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I've been trying to make my code cleaner and I have came across an issue which I don't know what the best solution is.

This is the code I want to "clean". Please bare in mind that I am refactoring this code and its is not complete. I have replaced code with comments so to focus on the target issue.

void Order::cancel()
{
    // Check if order exists

    // Start of issue ----------
    Client client = getClient();
    OrderState lastCancellableOrderState = client.getLastCancelOrderState();

    if (lastCancellableOrderState > OrderState::Released && getState() != OrderState::Pending)
    {
        //throw exception"e.g. order not pending and client doesnt allow.."
    }
    if (getState() > lastCancellableOrderState)
    {
        //throw exception"e.g. client doesnt allow state to cancel order "
    }
    // End of issue ----------

    cancelOrderLines();

    setState(OrderState::Cancelled);
    update();
}

Factors such as level of abstraction I am still not sure I am doing. This issue I am having though is the issue code is should I prefer exception detail over a more neater story.

The change I am going back and forth about is to move this code to another method called something like, isInCancellableState() which would return a bool. So I could then call this from within the cancel function such as:

if (!isInCancellableState())
{
    throw exception e.g."order not in a cancellable state"
}

I like this because it is asking a nice neat question, and would make the cancel function (i think the same level of abstraction) and you can clearly see whats going on and read it. The issue though is that if that fails, because isInCancellableState is checking for more that one thing, it doesnt tell me anymore what it failed in the form of a nice exception message. It isn't too bad because is it was to fail, isInCancellableState is also quite neat and you could go down list checking data to see why it fails.

also if we were to use this original code, if i did want to just ask the question of isOrderCancellable, I dont have that so I would have to duplicate the code.

So this is my issue, when you have an action, but you have criteria for that action, is it fine to loose granularity of exceptions to change them into this format.

Whats the best solution. There might be another solution all together. Any help would be appreciated.

-1

Sorry if my C++ turns out to be a bit a rusty somewhere, but this might be a good case for letting that sort of information out (ie, the cancellation error reason) -- for your Order::cancel()'s knowledge while keeping the separation of concerns in place -- thanks to something along the lines of, eg:

void Order::cancel()
{
    // Check if order exists

    // Start of issue ----------
    Client client = getClient();

    CancellationException cancellationException = queryForCancellationException();
    if (cancellationException != NULL)
    {
        throw cancellationException;
    }

    cancelOrderLines();

    setState(OrderState::Cancelled);
    update();
}

CancellationException Order::queryForCancellationException()
{
    OrderState lastCancellableOrderState = client.getLastCancelOrderState();

    if (lastCancellableOrderState > OrderState::Released && getState() != OrderState::Pending)
    {
        return new CancellationException("order not pending and client doesnt allow");
    }

    if (getState() > lastCancellableOrderState)
    {
        return new CancellationException("client doesnt allow state to cancel order");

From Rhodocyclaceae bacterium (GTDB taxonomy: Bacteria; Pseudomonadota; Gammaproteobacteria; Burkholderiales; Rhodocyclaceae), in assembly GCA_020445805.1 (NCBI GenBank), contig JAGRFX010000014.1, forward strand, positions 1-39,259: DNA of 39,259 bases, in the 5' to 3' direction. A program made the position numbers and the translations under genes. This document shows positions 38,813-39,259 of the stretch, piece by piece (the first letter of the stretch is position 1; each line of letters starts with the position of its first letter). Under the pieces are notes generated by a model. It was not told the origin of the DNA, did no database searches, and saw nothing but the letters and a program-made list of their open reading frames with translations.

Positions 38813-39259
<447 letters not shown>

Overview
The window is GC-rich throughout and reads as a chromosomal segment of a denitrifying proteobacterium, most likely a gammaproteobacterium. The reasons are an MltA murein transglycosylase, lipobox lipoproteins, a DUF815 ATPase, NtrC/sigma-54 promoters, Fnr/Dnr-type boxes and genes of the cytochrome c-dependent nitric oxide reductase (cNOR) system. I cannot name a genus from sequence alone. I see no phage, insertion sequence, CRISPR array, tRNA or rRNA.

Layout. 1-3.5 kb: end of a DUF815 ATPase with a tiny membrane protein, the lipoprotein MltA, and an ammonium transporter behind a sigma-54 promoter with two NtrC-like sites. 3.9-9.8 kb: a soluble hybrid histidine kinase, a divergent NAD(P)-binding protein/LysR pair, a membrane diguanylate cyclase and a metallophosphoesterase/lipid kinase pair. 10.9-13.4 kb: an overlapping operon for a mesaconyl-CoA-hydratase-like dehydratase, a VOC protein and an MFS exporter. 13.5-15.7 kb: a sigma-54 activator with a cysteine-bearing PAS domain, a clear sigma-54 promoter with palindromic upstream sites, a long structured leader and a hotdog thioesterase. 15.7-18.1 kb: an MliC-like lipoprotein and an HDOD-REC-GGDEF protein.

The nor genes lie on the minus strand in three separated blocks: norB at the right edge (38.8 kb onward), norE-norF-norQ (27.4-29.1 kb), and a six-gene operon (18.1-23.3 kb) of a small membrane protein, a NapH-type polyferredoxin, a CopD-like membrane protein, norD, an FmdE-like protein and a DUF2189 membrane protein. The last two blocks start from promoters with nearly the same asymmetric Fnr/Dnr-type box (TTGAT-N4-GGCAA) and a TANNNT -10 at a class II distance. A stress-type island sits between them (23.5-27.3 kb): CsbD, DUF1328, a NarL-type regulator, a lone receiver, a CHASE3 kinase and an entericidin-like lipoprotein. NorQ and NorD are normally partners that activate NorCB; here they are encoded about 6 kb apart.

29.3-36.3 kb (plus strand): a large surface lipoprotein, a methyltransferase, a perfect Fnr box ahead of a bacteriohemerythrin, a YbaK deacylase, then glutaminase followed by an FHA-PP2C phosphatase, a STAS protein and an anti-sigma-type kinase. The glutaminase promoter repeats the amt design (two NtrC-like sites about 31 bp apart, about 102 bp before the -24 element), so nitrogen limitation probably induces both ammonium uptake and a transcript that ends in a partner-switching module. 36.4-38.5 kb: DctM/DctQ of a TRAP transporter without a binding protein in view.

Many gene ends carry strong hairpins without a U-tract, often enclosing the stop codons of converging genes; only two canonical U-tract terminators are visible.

}

    return NULL;
}

'Hope this helps.

  • Thank you for your comment. That is an interesting though but I want to avoid out/returning reference values, because they are counter-intuitive and does cause a reader to take a double look at this. This would make me look at this if I was to read it. Also the function does kind of do two things, checking criteria and setting value of exception. Its not preferable to return a bool as information and also exception as information. – Matster2 Mar 30 '18 at 16:37
  • @Matster2 Well, of course I won't claim that's the best solution, but only the simplest I could think of, considering your question as it stands. As for "also the function does kind of do two things, checking criteria and setting value of exception", a slight variant of my solution could be to simply return a CancellationException instead of bool, by adopting the convention that if queryIsInCancellableState returns something non-null, that's the exception to throw. I'm editing my answer accordingly. 'Hth – YSharp Mar 30 '18 at 16:44
  • I appreciate the help. C++ doesn't have null able types unless they are points, but I'm more looking for the best way to tackle this problem without being too programming specific. Its more how would you split it up to be most clean. I'm not sure returning exception helps. I want to ask questions of my code, such as is it... or can it be... I don't think exceptions should be thrown in question functions, as there not really anything wrong. They are fitting in the cancel method because they are critical to its operation. – Matster2 Mar 30 '18 at 16:54
  • I'm wondering is void checkCancellable is valid and clean with the throws? – Matster2 Mar 30 '18 at 16:55
  • I'm afraid I can't be of much more help for you about this. I can only add that, I usually prefer to throw exceptions at call sites which are the closest (in the call stack) to whatever point the code is making in its error case handling logic, ideally at the same level as the nominal case / happy path (which doesn't throw). This, as a general rule of thumb, helps with debugging and/or post mortem troubleshooting analysis (of the call stacks, precisely). In this instance of yours, here, it seems to me that should be in your cancel() method, not further down the call stack. Just imo. – YSharp Mar 30 '18 at 17:00

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